Mathiesen, K. (2018). “Rating climate risks to credit worthiness”, Nature Climate Change, 8, 454-456.

Matikainen, S., Campiglio, E. and Zenghelis, D. (2017). “The climate impact of quantitative easing”, Grantham Research Institute on Climate Change and the Environment Policy Paper, May.

Marqués Sevillano, J. M. and Romo González, L. (2018). “The risk of climate change for financial markets and institutions: challenges, measures adopted and international initiative”, Bank of Spain Financial Stability Review, 34, 111-134.

Mercure, J.-F., Pollitt, H., Viñuales, J. E., Edwards, N. R., Holden, P. B., Chewpreecha, U., Salas, P., Sognnaes, I., Lam, A. and Knobloch, F. (2018). “Macroeconomic impact of stranded fossil fuel assets”, Nature Climate Change, 8, 588-593.

Mésonnier, J.-S., O’Donnell, C. and Toutain, O. (2017). “The interest of being eligible”, Banque de France Working Paper #636.

Mersch, Y. (2017). “Risk management in times of non-conventional monetary policy”, speech at the joint Banco de Portugal and European Central Bank Conference on Risk Management for Central Banks on 25 September 2017.

Rogers, J. H., Scotti, C. and Wright, J. H (2014). “Evaluating asset-market effects of unconventional monetary policy: a cross-country comparison”, Board of Governors of the Federal Reserve System International Finance Discussion Papers no 1101.

UNEP Finance Initiative and Oliver Wyman (2018). Extending our horizons – Assessing credit risk and opportunity in a changing climate: outputs of a working group of 16 banks piloting the TCFD recommendations.

Van Bekkum, S., Gabarro, M. and Irani, R. (2018). “Does a larger menu increase appetite? Collateral eligibility and credit supply”, Review of Financial Studies, 3(1), 943-979.

Villeroy de Galhau, F. (2018). “Green finance – A new frontier for the 21st century”, speech at the International climate risk conference for supervisors, Amsterdam, 6 April 2018.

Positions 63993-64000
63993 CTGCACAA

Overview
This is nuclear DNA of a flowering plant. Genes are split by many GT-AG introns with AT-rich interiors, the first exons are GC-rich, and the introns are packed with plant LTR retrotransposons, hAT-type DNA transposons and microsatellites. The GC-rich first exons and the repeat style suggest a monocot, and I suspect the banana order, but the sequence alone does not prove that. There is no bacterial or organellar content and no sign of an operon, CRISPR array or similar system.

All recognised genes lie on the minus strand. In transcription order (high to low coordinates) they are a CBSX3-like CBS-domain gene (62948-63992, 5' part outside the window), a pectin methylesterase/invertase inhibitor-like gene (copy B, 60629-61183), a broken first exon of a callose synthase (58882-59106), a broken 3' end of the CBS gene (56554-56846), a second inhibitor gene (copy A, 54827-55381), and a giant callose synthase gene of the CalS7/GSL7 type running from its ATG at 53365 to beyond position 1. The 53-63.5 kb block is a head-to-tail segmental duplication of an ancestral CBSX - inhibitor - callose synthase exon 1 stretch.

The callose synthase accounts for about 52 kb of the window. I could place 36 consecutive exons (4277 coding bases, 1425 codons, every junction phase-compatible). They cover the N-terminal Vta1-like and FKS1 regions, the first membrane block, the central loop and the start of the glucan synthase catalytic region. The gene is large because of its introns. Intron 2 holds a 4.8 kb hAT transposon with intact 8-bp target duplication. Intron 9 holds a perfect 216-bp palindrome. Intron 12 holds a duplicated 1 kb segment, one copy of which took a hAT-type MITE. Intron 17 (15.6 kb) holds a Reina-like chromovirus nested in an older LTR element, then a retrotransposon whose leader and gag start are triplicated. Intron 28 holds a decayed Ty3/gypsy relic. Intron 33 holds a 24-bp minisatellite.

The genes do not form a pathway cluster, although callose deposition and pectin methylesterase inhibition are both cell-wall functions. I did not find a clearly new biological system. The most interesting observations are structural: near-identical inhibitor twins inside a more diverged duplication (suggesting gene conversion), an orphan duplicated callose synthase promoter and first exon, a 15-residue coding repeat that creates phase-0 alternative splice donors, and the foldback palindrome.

• 1.

    IPCC (2014), for example, estimates that, to limit global warming to 2°C above pre-industrial levels, annual investments in conventional fossil fuel technologies associated with the electricity supply sector must decline by about 20% compared to 2010 while annual investments in low-carbon electricity supply must double compared to 2010.

  • 2.

    See, e.g., Bond et al. (2012) for a description of the real effects of financial markets.

  • 3.

    Griffin et al. (2015) find statistically significant equity price reactions to such news but of negligible economic size, especially when compared to the potential losses at stake.

  • 4.

    See, e.g., Christophers (2017) for a review of the potential reasons why financial markets do not fully reflect climate risks.

  • 5.

    Similarly, Carbon Tracker Initiative (2013) estimates that, to remain below a 2°C increase in global temperature, 60% to 80% of the coal, oil and gas reserves of listed companies are unburnable – i.e. stranded. According to Carbon Tracker Initiative, this would reduce the current equity valuation of coal, oil and gas companies by 40% to 60%.

  • 6.

    The ECB uses ratings from Standard and Poor’s, Moody’s, Fitch and DRBS.

  • 7.